Growth to continue in US machinery sector
By Bill Bregar, Plastics News
Posted 13 August 2012
The US plastics machinery sector is set to continue its growth path this year, according to new data from the Society of the Plastics Industry’s (SPI) committee on equipment statistics.
For injection moulding machines, the largest element within the US machinery sector, SPI’s year-end report said 2011 ended with 2,849 injection orders, an increase of 13% over the order level of 2011.
Economist Bill Wood, who provides an analysis for the SPI statistics, predicts a 10% increase for 2012, which equates to around 3,100 new orders.
Wood also thinks injection press shipments will gain 10% in 2012, finishing this year at more than 2,900 units and approaching the 3,000-press barrier.
The low point came in the recession-hit 2009, when shipments sank to just 1,285.
In extrusion moulding, SPI now is releasing numbers on more categories of equipment than before. Instead of one single number for all extruders, the equipment statistics committee now reports on single-screw extruders, and twin-screw extruders, both co-rotating and counter-rotating.
This year, Wood is predicting a modest increase in twin-screw extruders of 3-5% and a flat-to-modest increase for single-screw extruders.
SPI’s 2011 numbers show an increase in unit orders of just 1% from 2010. The annual dollar value was down by 10%.
In the twin-screw segment, SPI reports 150 new extruders were ordered in 2011, an 11% decline from 2010. The dollar value was 12% higher, although that number weakened toward the end of 2011, according to the report.
Most manufacturers of extruders are expecting business to hold steady or improve, fuelled by expansions, new technology and an emphasis on energy efficiency.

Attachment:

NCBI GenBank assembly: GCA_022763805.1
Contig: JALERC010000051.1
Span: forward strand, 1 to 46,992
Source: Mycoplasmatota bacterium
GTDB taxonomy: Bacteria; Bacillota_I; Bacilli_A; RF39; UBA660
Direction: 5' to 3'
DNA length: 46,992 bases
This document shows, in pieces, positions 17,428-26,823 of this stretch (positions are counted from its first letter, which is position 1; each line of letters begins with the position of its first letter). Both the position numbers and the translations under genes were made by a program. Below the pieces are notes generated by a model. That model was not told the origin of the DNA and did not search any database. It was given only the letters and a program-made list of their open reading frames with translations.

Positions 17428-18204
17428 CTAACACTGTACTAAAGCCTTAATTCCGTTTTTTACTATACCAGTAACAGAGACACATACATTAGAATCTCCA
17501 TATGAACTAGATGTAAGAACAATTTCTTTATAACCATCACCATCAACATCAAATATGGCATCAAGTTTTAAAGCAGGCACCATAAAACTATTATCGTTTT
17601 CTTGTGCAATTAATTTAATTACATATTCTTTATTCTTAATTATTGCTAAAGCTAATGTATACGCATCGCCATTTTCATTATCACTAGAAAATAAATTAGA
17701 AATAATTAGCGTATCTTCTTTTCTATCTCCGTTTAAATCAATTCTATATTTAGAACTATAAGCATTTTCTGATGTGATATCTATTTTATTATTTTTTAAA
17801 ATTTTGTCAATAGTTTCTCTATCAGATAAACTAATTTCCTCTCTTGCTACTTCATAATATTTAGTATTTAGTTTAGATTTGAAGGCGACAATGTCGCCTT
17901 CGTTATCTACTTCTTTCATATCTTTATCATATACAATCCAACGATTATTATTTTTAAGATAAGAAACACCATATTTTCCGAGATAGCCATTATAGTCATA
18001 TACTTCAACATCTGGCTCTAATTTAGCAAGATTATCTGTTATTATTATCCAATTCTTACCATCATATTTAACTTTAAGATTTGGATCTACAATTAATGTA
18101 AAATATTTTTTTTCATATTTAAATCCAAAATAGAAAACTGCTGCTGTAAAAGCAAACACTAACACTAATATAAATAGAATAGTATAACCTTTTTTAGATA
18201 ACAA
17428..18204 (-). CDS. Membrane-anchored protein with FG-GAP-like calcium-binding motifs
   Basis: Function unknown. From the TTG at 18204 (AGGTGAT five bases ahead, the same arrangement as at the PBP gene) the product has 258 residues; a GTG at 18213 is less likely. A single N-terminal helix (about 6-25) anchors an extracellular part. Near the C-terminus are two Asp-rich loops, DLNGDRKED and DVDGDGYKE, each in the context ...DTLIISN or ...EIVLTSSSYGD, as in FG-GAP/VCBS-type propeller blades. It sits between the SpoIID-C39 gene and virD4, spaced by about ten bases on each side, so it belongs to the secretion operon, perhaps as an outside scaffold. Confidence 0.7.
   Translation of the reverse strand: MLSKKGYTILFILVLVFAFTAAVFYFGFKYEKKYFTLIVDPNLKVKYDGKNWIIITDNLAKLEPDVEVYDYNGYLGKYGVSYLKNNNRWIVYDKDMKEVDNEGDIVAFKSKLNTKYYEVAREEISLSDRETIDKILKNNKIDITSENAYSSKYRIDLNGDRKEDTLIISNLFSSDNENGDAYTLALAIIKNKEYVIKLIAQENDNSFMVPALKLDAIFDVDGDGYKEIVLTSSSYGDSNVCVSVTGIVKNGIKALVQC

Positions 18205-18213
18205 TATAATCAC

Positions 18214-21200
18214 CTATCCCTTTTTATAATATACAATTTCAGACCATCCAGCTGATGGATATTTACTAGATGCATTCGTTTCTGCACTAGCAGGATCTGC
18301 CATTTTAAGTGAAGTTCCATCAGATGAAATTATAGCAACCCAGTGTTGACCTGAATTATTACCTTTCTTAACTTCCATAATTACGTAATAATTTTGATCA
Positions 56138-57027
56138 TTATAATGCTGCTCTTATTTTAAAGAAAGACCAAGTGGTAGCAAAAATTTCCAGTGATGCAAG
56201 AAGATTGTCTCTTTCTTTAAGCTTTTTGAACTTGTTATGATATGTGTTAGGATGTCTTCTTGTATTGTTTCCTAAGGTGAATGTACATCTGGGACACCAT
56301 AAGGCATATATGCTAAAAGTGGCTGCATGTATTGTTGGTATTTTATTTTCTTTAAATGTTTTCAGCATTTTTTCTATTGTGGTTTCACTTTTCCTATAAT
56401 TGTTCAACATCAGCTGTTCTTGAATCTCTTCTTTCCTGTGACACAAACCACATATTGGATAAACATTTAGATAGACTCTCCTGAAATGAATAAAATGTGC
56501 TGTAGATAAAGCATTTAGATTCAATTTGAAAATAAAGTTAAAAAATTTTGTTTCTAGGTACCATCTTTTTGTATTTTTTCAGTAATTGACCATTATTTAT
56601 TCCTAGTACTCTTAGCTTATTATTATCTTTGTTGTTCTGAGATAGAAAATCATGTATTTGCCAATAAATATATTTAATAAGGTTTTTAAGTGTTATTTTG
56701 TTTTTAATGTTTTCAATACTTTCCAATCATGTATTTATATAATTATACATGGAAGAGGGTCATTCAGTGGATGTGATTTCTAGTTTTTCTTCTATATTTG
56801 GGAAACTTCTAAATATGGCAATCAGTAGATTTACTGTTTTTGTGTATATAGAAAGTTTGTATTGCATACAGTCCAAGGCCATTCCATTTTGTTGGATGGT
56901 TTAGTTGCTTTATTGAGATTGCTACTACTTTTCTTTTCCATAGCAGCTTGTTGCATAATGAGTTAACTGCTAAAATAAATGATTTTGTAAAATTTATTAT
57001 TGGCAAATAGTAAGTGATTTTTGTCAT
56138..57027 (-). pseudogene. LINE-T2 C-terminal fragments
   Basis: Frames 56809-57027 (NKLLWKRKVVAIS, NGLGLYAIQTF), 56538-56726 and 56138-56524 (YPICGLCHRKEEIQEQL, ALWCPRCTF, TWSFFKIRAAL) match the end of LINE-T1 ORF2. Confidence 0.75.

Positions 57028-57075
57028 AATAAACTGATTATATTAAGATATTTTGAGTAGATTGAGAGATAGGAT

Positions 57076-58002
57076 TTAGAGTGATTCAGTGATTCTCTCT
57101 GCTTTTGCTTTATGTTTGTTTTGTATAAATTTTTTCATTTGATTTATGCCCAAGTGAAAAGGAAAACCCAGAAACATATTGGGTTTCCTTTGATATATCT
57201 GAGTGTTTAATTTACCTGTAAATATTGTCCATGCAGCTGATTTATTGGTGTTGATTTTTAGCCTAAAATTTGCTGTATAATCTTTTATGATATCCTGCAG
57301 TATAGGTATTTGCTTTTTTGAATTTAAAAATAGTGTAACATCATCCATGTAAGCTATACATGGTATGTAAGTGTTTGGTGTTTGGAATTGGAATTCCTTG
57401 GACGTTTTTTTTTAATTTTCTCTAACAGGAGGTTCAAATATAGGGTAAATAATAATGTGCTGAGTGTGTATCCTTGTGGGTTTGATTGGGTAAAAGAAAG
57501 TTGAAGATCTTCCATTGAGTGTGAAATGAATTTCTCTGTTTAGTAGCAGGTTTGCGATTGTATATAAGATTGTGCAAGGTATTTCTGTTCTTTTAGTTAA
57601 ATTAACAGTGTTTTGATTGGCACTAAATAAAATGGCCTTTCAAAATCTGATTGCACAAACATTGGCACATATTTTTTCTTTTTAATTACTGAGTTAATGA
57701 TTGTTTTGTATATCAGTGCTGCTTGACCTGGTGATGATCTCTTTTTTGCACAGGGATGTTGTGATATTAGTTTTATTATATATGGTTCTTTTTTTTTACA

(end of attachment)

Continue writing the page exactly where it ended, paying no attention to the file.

Turning to blow moulding equipment, SPI said 2011 new orders reached 85 units, a 16% increase from 2010. The dollar value for new orders jumped 19%.
Wood said he thought blow moulding machines will experience moderate growth this year to about 90-100 machines.
SPI reported that the total number of auxiliary equipment units booked was 13 percent higher in 2011 from the year before. Exports declined modestly, while a significant change in the number of companies reporting the data means that SPI officials are not comparing the numbers to 2010.
A similar issue comes in the components sector, which examines screws and barrels. Changes in the number of reporting companies makes it impossible to do year-over-year analysis on data for screws or barrels. For the full year, a total of 7,970 components were shipped by reporting companies in 2011, as business conditions gradually improved.
In the new category of thermoforming machinery, SPI reported that new orders in 2011 declined by 28 percent in terms of units and 25 percent in dollar value, from 2010 levels.
But the shipment picture was brighter: shipments increased to 164 units, up seven units from 2010, and the shipment dollar amount increased by 4%, according to SPI.
“The long-term incentives for equipment investment remain intact,” Wood said.
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